It is not unusual for me to hear the common refrain from a doc filmmaker that they default to a “verite” approach because they really don’t want to do anything but be a “fly-on-the-wall” so as not to disturb the #reallyreal things going on in the scene. So, what is this #reallyreal thing they keep talking about? Is it true that doing something other than holding a camera up to reality cannot capture that which is #reallyreal? Is this approach actually the negation of style as something that is problematic, manipulative and incapable of unearthing that which is #reallyreal? Or, is it a misunderstood concept in the world of eclectic nonfiction filmmaking where there is no presiding way or style that governs the form. Rather, the form indicates a way of thinking and method of exploration no longer shy in revealing itself to the world.
Let’s turn to Errol Morris, documentarian exceptionnel, who also does not shun the idea of style and purposeful filmmaking in nonfiction media. Here he talks about a fight he had with a cinematographer on the first day of filming, Gates of Heaven, which took on this very question…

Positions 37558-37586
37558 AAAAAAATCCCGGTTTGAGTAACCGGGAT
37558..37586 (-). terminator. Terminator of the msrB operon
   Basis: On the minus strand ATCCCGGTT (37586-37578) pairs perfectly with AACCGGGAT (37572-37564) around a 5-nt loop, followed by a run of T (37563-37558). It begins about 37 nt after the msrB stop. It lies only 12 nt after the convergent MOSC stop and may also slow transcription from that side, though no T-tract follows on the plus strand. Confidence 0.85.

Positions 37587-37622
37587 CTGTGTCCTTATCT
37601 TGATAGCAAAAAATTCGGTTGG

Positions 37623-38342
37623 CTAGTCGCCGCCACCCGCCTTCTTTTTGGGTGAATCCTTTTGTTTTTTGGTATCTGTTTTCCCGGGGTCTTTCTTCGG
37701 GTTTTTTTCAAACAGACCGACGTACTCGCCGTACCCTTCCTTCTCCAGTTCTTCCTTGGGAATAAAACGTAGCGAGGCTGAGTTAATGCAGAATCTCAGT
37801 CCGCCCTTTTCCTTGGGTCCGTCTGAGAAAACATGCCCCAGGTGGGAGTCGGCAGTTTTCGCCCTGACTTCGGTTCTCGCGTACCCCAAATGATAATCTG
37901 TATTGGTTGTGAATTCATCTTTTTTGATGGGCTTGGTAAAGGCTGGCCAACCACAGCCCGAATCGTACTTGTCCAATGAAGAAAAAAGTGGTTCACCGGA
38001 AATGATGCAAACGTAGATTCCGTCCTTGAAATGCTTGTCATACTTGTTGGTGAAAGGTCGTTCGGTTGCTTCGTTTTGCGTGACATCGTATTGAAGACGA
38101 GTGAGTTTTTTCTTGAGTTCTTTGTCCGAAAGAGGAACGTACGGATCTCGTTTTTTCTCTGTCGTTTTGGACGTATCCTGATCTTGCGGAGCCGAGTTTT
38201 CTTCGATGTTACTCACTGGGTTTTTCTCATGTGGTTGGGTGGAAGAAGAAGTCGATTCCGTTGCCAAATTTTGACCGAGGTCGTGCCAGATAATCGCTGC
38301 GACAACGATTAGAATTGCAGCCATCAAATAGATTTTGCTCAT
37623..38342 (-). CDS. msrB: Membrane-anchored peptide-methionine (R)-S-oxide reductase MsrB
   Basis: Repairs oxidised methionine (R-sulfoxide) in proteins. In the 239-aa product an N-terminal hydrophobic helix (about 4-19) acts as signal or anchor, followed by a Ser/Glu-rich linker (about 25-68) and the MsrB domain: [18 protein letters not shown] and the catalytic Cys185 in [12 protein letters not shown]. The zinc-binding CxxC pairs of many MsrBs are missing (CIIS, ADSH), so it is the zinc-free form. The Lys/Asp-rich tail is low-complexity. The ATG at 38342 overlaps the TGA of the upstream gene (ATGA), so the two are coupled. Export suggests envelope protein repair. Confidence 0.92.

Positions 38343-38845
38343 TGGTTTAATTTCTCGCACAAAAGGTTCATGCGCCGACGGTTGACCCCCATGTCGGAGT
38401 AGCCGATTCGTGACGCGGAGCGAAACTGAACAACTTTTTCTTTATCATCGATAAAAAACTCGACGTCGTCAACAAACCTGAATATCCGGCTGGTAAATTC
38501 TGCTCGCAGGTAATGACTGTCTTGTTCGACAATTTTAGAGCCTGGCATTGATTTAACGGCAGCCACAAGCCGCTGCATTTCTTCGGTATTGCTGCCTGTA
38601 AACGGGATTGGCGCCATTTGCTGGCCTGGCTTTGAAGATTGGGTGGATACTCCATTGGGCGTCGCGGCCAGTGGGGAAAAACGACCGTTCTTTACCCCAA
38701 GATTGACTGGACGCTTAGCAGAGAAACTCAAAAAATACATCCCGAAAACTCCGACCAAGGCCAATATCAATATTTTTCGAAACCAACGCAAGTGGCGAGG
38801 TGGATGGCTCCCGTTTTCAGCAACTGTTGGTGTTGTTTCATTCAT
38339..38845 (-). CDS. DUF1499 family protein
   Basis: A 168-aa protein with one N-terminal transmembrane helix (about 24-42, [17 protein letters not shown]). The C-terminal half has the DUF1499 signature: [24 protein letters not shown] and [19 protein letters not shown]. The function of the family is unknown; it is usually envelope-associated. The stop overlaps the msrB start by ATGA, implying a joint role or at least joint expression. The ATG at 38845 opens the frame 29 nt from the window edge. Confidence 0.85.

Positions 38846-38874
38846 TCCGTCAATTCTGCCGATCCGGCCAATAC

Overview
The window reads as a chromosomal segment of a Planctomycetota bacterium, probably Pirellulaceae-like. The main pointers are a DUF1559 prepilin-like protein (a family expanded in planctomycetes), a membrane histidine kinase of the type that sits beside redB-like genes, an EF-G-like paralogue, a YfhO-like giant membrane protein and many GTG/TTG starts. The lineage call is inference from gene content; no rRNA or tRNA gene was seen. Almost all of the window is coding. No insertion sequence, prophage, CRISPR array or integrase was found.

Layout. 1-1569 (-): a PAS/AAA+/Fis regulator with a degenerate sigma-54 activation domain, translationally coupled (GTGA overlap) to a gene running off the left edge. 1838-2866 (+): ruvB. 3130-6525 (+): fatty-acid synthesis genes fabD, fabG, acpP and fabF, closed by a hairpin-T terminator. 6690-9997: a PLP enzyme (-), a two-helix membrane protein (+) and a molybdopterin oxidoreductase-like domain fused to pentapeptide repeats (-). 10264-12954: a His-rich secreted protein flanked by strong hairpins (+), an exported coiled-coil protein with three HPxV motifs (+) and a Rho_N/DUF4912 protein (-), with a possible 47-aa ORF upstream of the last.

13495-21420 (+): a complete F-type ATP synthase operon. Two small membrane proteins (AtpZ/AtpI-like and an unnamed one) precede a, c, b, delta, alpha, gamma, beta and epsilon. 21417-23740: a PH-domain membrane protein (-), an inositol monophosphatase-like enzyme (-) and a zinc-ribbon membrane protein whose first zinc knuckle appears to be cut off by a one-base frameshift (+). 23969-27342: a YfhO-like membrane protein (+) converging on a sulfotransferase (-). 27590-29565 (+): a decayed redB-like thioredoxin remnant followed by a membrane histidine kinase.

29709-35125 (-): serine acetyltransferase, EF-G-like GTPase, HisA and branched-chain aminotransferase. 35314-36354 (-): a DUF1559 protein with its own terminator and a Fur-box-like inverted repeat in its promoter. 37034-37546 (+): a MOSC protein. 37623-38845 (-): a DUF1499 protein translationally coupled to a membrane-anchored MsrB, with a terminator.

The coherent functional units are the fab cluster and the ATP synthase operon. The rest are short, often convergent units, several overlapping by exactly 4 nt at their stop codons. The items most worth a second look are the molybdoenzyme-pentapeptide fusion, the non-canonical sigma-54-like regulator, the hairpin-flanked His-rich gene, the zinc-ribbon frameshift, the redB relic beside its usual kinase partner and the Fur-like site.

Direct Cinema and Cinema Verite, one term coined in the US and the other in France, have subtly different incarnations as filmic ideas. One seeks to be anchored in the indexicality of the real world while the other hopes to provoke that same indexical relationship. Neither, though, intend to stave off the idea of style, and neither can stand-in for a film’s voice. Morris callously unpacks the idea of a certain stand-in realism that is regularly purveyed in the world of documentary. In doing so, he not only challenges it’s applied meaning but uncovers a question that continues to confront makers and scholars. How do we uncover that which is #reallyreal here? And, how does the relationship of the camera apparatus to the surface of things obstruct or make clear those findings?
Whatever your personal conclusion, don’t let anything “stand-in” for the voice of a film. Reality cannot be conveyed in cliches. Expression is everything.